Saturday, April 16, 2016

'Cached' memory in Linux Kernel

It is my understanding that the free memory in linux operating system, can be shown by checking the second line in the result of "free -m" :

The first line, shows free memory that are really really free. The second line, shows free memory combined by buffers and cache. The reason is, I was told, that buffer and cache memory could be converted to free memory whenever there is a need. The cache memory is filled with the filesystem cache of the Linux Operating System.

The problem is, I was wrong. There are several cases where I find that cache memory is not being reduced when there is an application needing more memory. Instead, a part of the application memory is being sent to the swap, increasing swap usage and causing pauses in the system (while the memory pages being written to disk). In one case an Oracle database instance restarted and the team thinks it is because the memory demand too high (I think this is a bug).

The cache memory suppose to be reduced when we issue this command (ref: how-do-you-empty-the-buffers-and-cache-on-a-linux-system)
# echo 1 > /proc/sys/vm/drop_caches
But in our oracle database instances, running the command would only get a small reduction to the cached column. I also tried echo with 2 and 3 as the value, same results.

The truth

First, the 'cached' part not only contains file cache. It also contains memory mapped files and anonymous mappings. Shared memory also falls into 'anonymous mappings'. In Oracle systems without hugepages enabled, the SGA (System Global Area) is created as shared memory (see pythian-goodies-free-memory-swap-oracle-and-everything). Of course, the SGA could not be freed from the memory.. otherwise the database would be offline ! 

Another way to get better understanding of the memory usage is to use /proc/meminfo :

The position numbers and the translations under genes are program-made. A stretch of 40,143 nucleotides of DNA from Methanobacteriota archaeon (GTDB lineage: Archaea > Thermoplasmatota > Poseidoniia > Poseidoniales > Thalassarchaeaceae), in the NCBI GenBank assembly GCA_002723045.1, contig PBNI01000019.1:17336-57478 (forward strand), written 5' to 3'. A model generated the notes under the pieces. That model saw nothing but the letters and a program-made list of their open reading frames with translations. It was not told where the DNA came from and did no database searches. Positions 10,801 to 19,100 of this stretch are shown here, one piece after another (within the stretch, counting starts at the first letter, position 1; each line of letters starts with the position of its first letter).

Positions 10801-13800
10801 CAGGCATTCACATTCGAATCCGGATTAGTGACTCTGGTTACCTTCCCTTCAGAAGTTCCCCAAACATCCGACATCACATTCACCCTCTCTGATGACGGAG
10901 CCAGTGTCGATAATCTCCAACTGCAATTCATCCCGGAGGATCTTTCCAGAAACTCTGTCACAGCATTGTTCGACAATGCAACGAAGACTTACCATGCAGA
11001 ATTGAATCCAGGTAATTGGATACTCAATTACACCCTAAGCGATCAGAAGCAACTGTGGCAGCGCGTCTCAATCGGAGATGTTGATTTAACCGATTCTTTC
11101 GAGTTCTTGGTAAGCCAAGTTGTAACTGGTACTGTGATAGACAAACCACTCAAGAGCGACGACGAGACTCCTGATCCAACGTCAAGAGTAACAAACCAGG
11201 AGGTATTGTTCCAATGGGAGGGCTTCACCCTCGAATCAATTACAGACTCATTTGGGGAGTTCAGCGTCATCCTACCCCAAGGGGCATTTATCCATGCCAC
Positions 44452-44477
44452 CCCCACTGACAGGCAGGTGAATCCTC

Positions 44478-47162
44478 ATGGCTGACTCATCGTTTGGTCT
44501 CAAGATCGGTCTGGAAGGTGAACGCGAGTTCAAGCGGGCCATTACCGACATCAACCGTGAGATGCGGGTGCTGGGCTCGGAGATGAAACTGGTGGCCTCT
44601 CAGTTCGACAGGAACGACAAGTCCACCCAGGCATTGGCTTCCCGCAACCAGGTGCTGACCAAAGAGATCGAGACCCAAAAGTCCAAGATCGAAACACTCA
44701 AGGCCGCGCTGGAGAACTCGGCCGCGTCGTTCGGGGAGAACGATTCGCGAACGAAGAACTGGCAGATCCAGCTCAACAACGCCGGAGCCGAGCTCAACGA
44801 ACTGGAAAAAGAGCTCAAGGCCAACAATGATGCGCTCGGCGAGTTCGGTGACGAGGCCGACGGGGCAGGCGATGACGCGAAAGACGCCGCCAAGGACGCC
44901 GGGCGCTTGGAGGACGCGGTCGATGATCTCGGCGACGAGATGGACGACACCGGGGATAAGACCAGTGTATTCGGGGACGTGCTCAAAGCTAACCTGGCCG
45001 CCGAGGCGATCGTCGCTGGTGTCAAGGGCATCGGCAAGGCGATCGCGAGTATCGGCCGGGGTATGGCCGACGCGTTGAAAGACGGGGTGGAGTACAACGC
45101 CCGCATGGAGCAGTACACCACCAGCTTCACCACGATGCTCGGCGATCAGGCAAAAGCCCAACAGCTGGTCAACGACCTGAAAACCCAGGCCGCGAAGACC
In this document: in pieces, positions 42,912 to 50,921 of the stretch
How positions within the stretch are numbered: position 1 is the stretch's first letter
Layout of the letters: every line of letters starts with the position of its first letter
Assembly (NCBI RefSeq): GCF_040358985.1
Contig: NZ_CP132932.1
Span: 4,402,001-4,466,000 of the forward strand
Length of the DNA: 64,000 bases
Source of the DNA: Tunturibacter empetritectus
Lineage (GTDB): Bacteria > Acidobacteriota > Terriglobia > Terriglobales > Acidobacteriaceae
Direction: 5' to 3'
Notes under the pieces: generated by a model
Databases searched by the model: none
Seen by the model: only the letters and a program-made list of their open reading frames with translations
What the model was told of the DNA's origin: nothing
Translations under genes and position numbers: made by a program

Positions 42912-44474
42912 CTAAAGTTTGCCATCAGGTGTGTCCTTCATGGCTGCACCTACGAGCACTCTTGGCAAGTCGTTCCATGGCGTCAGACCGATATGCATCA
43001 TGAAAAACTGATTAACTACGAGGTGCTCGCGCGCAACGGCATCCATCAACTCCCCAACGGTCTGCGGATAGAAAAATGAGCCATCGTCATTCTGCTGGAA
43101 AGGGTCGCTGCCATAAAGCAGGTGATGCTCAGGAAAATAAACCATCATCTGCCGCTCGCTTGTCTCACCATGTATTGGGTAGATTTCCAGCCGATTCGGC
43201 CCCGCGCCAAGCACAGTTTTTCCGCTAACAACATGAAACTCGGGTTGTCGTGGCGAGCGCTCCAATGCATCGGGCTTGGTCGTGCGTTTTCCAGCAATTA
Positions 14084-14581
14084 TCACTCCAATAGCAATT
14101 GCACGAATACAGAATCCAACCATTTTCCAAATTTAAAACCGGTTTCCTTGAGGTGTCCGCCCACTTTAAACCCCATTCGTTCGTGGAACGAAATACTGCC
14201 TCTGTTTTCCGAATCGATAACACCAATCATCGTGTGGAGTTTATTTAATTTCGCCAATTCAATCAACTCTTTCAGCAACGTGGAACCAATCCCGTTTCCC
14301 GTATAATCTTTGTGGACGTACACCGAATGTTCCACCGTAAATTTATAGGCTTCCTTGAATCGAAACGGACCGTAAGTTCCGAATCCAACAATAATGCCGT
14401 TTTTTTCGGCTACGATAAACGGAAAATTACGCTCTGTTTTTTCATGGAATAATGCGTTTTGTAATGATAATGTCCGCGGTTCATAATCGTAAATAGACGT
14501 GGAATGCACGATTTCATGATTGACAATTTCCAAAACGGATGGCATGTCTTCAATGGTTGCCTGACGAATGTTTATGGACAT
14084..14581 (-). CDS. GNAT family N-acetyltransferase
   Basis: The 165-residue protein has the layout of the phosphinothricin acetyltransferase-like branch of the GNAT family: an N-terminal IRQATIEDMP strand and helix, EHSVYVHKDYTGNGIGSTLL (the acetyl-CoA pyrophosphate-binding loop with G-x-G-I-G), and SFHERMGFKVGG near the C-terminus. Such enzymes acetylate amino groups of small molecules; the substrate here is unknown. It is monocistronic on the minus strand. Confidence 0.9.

You might want to check Shmem usage there. In this example server, 0 values in Hugepages section shows that that hugepages is not being used in this server. For an Oracle database with large amount of RAM (say, 64 GB) and large amount of processes (500 or something) this could became a problem, mainly that the PageTables is going to be exceedingly large (thats another story). The memory in PageTables could not be used for anything else, so it is going to calculated as 'used' in the 'free -m' outputs.

Second, some people in their blog said that page cache (file cache) competes with application memory in order to gain portions of the real memory. A SUSE documentation confirms this :
The kernel swaps out rarely accessed memory pages to use freed memory pages as cache to speed up file system operations, for example during backup operations.

Limiting page cache usage

SUSE developed additional kernel parameter to control this behavior, vm.pagecache_limit_mb and vm.pagecache_limit_ignore_dirty. This two parameters could be used to limit pagecache ( = file cache) size that competes with ordinary memory. When pagecache is below this limit, it is allowed to compete directly with application memory for memory usage, allowing the kernel to swap either when the blocks of memory (file cache or application memory) is not accessed in recent times. Pagecache blocks above this limit is deemed to be less important than application memory, so application memory will not get swapped if there is large amount of page cache that could be freed.
In Red Hat Enterprise Linux 5, we have kernel parameter vm.pagecache that is similar to SUSE's parameter, but using percentage value instead. The default parameter value is 100, meaning that whole memory is available for use as page cache (see Memory_Usage_and_Page_Cache-Tuning_the_Page_Cache). I believe this also the case with CentOS Linuxes.


You might want to check your Linux distribution's documentation about page cache. There are some non-standard parameters that each distribution have that enable us to contain the page cache usage of the Linux operating system.